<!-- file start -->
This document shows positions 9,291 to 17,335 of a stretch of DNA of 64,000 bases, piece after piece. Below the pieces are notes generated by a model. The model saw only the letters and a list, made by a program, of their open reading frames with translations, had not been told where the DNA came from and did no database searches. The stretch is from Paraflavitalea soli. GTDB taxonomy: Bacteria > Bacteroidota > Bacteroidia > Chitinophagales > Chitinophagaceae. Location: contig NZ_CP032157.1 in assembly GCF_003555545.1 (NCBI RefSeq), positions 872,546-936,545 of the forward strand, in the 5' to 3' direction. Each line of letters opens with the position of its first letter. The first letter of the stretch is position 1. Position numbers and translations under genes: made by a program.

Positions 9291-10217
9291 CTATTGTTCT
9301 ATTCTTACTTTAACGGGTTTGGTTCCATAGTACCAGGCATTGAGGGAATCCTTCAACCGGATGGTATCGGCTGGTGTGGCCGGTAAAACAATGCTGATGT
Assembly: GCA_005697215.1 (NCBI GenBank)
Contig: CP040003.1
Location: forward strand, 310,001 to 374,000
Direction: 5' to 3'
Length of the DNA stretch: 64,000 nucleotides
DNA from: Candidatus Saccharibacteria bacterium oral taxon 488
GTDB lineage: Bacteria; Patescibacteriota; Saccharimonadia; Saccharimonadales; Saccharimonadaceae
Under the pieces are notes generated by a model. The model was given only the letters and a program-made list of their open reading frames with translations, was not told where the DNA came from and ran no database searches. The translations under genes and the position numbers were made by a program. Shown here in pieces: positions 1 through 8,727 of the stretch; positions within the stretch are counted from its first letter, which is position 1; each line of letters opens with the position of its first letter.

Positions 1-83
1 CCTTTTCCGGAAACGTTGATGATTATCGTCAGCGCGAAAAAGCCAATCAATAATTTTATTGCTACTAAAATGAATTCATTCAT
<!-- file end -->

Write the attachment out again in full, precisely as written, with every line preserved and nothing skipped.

This document shows positions 9,291 to 17,335 of a stretch of DNA of 64,000 bases, piece after piece. Below the pieces are notes generated by a model. The model saw only the letters and a list, made by a program, of their open reading frames with translations, had not been told where the DNA came from and did no database searches. The stretch is from Paraflavitalea soli. GTDB taxonomy: Bacteria > Bacteroidota > Bacteroidia > Chitinophagales > Chitinophagaceae. Location: contig NZ_CP032157.1 in assembly GCF_003555545.1 (NCBI RefSeq), positions 872,546-936,545 of the forward strand, in the 5' to 3' direction. Each line of letters opens with the position of its first letter. The first letter of the stretch is position 1. Position numbers and translations under genes: made by a program.

Positions 9291-10217
9291 CTATTGTTCT
9301 ATTCTTACTTTAACGGGTTTGGTTCCATAGTACCAGGCATTGAGGGAATCCTTCAACCGGATGGTATCGGCTGGTGTGGCCGGTAAAACAATGCTGATGT
Assembly: GCA_005697215.1 (NCBI GenBank)
Contig: CP040003.1
Location: forward strand, 310,001 to 374,000
Direction: 5' to 3'
Length of the DNA stretch: 64,000 nucleotides
DNA from: Candidatus Saccharibacteria bacterium oral taxon 488
GTDB lineage: Bacteria; Patescibacteriota; Saccharimonadia; Saccharimonadales; Saccharimonadaceae
Under the pieces are notes generated by a model. The model was given only the letters and a program-made list of their open reading frames with translations, was not told where the DNA came from and ran no database searches. The translations under genes and the position numbers were made by a program. Shown here in pieces: positions 1 through 8,727 of the stretch; positions within the stretch are counted from its first letter, which is position 1; each line of letters opens with the position of its first letter.

Positions 1-83
1 CCTTTTCCGGAAACGTTGATGATTATCGTCAGCGCGAAAAAGCCAATCAATAATTTTATTGCTACTAAAATGAATTCATTCAT